of unkind, ugly things to say, after which the young girl is reminded to consider what might happen were everyone to talk like that.

After numerous reminders, the narrator realizes the error of her ways and ends up saying something king, that everybody should say. As a follow-up enrichment exercise, invite students to write and illustrate some things that everybody should say, to leave people we encounter better than we found them.

Better than we found them.
Lifted up by our words.
Like what Canadian teacher
 Laurie Macintosh does each time 
she sends these kindnesses out of the blue.

Check out this book, then check out today's other PPBF titles.
Oh, and don't forget to choose love and appreciation. 
It'll satisfy your hunger (and thirst) better than bread.

At least, that's what somebody I deeply admire has said.


  1. I love how you set up the book with Norman's question. I like how this book doesn't shy away from some of the harsh things we an say, as well as modeling kinder more empathetic responses.

    1. Thank you, Joanna, for stopping by and for your kind affirmations. I love connecting puppet scripts to a book, to urge them to make the self-to-text leap.

  2. I love how this book explores the power of words to either hurt or heal. Thanks for sharing!

    1. Oh Gabi, you and me both. It will take your breath away, how transparent the narrator is and how simple it would be to turn her thoughts, words, and deeds around.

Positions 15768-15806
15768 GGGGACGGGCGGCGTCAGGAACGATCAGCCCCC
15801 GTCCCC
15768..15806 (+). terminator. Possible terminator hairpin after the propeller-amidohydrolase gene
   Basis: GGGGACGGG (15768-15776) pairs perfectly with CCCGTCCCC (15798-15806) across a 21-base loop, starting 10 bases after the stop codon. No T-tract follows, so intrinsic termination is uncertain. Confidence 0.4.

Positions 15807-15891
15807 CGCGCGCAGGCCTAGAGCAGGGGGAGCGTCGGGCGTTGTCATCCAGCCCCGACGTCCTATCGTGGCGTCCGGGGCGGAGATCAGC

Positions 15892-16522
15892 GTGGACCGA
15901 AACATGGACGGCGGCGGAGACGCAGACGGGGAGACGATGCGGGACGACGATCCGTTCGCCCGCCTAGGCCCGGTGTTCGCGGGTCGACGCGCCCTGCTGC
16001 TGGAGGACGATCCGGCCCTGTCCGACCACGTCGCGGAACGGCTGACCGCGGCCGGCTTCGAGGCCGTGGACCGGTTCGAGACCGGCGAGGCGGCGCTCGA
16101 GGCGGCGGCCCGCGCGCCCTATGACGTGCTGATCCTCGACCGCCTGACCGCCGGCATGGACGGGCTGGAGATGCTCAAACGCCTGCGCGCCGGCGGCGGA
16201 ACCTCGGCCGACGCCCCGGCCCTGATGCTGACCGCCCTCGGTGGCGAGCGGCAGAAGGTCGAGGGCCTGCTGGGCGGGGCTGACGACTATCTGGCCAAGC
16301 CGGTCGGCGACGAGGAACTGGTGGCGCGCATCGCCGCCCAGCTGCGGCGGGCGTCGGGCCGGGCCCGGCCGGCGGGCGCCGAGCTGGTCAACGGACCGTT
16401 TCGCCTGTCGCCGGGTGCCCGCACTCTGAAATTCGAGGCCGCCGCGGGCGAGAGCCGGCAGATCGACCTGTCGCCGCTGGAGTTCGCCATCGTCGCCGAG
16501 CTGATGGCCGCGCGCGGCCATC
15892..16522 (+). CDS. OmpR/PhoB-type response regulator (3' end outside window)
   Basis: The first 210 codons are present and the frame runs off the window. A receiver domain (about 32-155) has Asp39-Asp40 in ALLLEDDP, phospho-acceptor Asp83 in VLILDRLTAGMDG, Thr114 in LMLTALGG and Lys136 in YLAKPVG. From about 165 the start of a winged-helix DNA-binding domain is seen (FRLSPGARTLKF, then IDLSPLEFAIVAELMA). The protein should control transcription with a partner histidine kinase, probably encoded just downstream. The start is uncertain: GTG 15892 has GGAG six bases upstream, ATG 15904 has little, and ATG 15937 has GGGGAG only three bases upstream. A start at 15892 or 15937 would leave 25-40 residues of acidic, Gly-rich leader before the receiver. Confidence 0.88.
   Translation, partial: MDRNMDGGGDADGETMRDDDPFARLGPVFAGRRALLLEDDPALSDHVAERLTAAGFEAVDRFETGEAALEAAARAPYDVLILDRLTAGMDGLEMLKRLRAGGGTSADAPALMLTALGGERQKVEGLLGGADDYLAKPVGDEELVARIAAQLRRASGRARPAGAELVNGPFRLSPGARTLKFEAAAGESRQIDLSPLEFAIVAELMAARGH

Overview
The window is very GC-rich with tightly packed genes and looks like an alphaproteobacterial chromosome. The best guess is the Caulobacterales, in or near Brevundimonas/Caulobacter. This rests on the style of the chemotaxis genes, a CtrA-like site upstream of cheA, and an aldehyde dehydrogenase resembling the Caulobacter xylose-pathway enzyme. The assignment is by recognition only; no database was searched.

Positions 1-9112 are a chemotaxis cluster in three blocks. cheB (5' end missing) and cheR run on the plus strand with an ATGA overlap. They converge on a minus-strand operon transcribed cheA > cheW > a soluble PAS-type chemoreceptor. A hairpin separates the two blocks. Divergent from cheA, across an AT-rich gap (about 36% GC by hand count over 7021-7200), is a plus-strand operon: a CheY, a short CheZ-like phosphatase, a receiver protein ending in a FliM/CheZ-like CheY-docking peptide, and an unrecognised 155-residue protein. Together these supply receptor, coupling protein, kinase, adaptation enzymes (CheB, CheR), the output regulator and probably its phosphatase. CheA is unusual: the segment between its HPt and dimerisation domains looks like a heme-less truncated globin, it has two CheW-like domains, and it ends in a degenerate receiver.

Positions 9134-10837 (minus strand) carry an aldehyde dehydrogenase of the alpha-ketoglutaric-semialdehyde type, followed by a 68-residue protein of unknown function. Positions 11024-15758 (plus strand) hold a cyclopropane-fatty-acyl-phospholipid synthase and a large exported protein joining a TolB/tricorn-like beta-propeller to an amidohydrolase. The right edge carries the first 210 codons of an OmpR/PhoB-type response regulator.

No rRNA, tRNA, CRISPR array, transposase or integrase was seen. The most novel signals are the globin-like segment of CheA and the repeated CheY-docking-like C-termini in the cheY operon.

3. I think my son's high school classmates could benefit from these! Clearly, they didn't learn these lessons earlier in life. And your story brought me to tears....yes, me, too.....

    1. Empaths unite!

      Houston pretty much the same message as in the book for our teenagers. Every day we get to choose and it doesn't have to be big to be huge. He challenged them to meet one new person a day for the rest of their days at their school. Simple but not easy; definitely simply powerful.

  4. I always enjoy your uplifting posts -- especially how you use a puppet and role-playing to encourage kids to discuss ways to be kinder to each other. You're really an exceptional teacher.

    Also sounds like a fabulous Houston Kraft conference. And, I enjoyed your sharing your recent interaction with a student who had such good feelings about your impact on his life. Glad you shared, friend!

    1. Thank you, Pat, for stopping by with your warm, lovely reflections. You always manage to make me smile. Houston planted some seeds of inspiration, that's for sure, and I feel so blessed to be working alongside of and learning from him now!

  5. IT is never too late to think about the power your words have in the world... this looks like a wonderful book to help kids see that in their own lives.

    1. Thank you, Sue, for stopping by.

      One of Houston's stories told about a Dad he knew, who wrote a postcard a day to each of his two daughters after they moved out; when cancer cut his life short 8 years later, they each had 3000 post cards to show what love looks like. More tears. Simple but not easy.

  6. Great book for kids. There are many times kids don't realise what they say can be hurtful. So I can imagine this as a great discussion book in the classroom. Thanks for sharing.

    1. Hi Diane, great to see you at the Corner.

      I should imagine that every single page of this treasure could spark an amazing conversation with children of all ages. It's a keeper!


I really enjoy hearing from my readers; thanks for sharing your reflections with us!